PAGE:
Many employees now own personal mobile devices that can be used for business purposes and firms are receiving an increasing number of requests to allow employees to use them at work notes law firm Goodman Derrick, which is offering bring-your-own-device (BYOD) tips and recommendations.
The benefits of BYOD for businesses include increased flexibility and efficiency in working practices; improved employee morale and job satisfaction and a reduction in business costs. The downside is that the BYOD boom has been matched with an upsurge in cyber crime. The use of personal mobile devices for business purposes increases the risk of damage to a business’s IT resources and communications systems; confidential and proprietary information; and corporate reputation.
As personal mobile devices are owned, maintained and supported by the user, rather than by the business, firms have significantly less control over the device than they would normally have over a traditional corporately-owned and provided device.
Securing data stored on the device
As firms are responsible for protecting company data stored on personal mobile devices they should, therefore, implement security measures to prevent unauthorised or unlawful access to the business’s systems or company data, for example:
- Requiring the use of a strong password to secure the device.
- Using encryption to store data on the device securely.
- Ensuring that access to the device is locked or data automatically deleted if an incorrect password is inputted too many times.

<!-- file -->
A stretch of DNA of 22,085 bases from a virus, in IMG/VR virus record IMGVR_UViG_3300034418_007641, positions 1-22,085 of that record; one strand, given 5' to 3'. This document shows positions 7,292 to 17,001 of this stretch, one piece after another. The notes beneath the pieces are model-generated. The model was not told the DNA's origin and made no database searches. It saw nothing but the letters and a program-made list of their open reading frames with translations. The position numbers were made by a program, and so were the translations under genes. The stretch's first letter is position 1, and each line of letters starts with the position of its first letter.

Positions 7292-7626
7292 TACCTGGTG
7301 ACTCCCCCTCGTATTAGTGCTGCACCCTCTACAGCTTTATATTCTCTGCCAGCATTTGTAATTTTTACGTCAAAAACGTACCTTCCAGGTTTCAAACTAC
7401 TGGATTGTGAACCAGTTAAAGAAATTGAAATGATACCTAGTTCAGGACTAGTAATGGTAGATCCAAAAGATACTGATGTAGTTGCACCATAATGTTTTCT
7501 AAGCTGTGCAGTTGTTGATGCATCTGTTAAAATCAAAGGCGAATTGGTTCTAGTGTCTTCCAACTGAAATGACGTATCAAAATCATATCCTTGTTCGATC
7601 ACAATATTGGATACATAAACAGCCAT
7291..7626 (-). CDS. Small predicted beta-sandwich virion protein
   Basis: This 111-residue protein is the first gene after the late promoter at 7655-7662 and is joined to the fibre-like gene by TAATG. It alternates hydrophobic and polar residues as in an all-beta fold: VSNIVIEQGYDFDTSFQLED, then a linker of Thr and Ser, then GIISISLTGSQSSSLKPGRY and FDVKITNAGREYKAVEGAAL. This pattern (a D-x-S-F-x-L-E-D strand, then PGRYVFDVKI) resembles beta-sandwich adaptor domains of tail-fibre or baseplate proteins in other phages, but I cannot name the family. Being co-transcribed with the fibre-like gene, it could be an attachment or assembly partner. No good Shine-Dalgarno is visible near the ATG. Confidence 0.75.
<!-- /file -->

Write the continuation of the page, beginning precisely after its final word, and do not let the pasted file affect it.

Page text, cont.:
- Ensuring that employees understand what type of data can be stored on a personal device and what type of data cannot.
Mobile Device Management
Mobile device management software allows a business to manage and configure remotely many aspects of personal mobile devices. Typical features include automatically locking the device after a period of inactivity;
executing a remote wipe of the device; and preventing the installation of unapproved apps.
Firms wishing to monitor employees’ use of personal mobile devices must make the reasons for monitoring clear; and explain the benefits they expect will be delivered by monitoring – for example, preventing misuse of the device. They must also ensure that monitoring technology remains proportionate.
As the biggest cause of data loss is still the physical loss or theft of a personal mobile device, firms should ensure that a process is in place for quickly and effectively revoking access to a device reported lost or stolen. They should also consider registering devices with a remote locate and wipe facility to maintain confidentiality of the data in the event of a loss or theft.
BYOD arrangements generally involve the transfer of data between the personal mobile device and the business’ systems. This process can present risks. Data should be transferred via an encrypted channel which offers the maximum protection.
Employees should be encouraged to avoid using public cloud-based sharing platforms which have not been fully assessed and firms should consider providing guidance to employees on how to assess the security of wi-fi networks, such as those in hotels or cafes.
Lastly, firms should consider how they will manage data held on an employee’s personal mobile device should the employee leave the business.
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